1. Ross D. judiciously notes that this large and diverse movement that is the Tea Party includes both strange and fringey and responsible and sensible elements. There are some Birchers, racists, conspiracy theorists, hyper-libertarians, and perhaps a few ex-witches. But the center of the Tea Party is about limited, sustainable government these days. That’s why the commercials this year are almost exclusively about economics, and, as movements go, this one is trying hard to be informed and un-demagogic.
2. But a Tea Party does not a majority make. The most enthusiastic and very anti-Democratic voting group this time, others studies show, is the old. The old are disgruntled, it seems to me, because they’re living in a world where they believe their money is not going to last as long as they will. The era of pensions is about over. Social Security was never enough, of course, but it’s going to be less and less. And the same with Medicare. Then, of course, there’s the gradually emerging birth dearth—with more and more older people dependent on fewer and fewer young (in a time when familial love is explaining less and less of personal behavior). The 401k alternative has always depended on the stock market defeating inflation by about two to one. Nobody has any confidence in that kind of future, and people feel put upon in having to tie their security to risky investments they don’t really understand.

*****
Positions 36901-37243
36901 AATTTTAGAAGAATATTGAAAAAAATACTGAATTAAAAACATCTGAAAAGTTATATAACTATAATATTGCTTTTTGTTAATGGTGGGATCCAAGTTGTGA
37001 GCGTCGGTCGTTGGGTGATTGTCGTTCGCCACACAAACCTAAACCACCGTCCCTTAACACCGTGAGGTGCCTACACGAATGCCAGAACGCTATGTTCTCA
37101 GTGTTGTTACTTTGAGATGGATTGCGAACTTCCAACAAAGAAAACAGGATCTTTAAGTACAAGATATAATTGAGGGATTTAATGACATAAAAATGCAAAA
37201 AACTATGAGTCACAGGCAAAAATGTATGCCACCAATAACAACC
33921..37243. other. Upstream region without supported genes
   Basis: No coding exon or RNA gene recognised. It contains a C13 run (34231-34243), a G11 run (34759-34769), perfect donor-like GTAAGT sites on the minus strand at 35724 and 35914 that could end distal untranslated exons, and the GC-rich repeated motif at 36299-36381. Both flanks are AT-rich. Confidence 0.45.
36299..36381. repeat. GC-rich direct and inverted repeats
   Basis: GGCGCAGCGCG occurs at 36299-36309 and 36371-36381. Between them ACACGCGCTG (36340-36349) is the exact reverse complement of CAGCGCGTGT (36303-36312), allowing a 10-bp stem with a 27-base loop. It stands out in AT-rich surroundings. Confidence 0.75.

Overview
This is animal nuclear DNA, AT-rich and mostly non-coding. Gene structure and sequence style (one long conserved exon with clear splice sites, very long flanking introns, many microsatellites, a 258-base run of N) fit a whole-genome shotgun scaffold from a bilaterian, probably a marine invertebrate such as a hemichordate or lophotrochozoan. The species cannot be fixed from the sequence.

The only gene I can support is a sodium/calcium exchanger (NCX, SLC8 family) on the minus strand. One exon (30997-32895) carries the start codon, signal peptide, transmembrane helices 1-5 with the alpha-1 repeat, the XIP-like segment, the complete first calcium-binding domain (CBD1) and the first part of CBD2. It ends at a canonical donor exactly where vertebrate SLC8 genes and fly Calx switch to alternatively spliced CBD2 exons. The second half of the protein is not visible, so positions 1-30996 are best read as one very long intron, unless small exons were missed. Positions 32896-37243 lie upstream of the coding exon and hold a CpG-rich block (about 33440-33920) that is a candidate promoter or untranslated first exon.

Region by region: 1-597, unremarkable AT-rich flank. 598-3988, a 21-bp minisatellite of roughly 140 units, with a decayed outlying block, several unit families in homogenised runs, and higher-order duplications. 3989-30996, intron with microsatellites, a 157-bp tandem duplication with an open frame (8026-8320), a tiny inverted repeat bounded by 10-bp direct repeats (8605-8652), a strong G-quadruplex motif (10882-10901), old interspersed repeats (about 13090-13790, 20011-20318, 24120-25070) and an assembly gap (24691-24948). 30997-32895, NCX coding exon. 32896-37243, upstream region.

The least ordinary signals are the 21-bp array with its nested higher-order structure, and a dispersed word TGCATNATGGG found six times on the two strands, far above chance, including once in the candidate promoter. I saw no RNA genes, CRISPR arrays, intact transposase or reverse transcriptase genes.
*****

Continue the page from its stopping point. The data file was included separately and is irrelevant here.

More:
3. So more and more people who are approaching retirement age now kind of know that retirement in prosperity will likely not be an option for them. They’ll have to keep working in a techno-society full of preferential options for the young. Many will be stuck with the indignity of downward mobility combined with increasing frailty or general vulnerability. We can say that older voters this time know enough to know that government can’t really promise them security, and that policies that promote general prosperity are most likely to benefit them. The great Founder of modern liberalism—John Locke—said that in a free country you’d better be rich if you’re going to get old, and, unfortunately in some ways, that’s probably more true and more difficult than ever.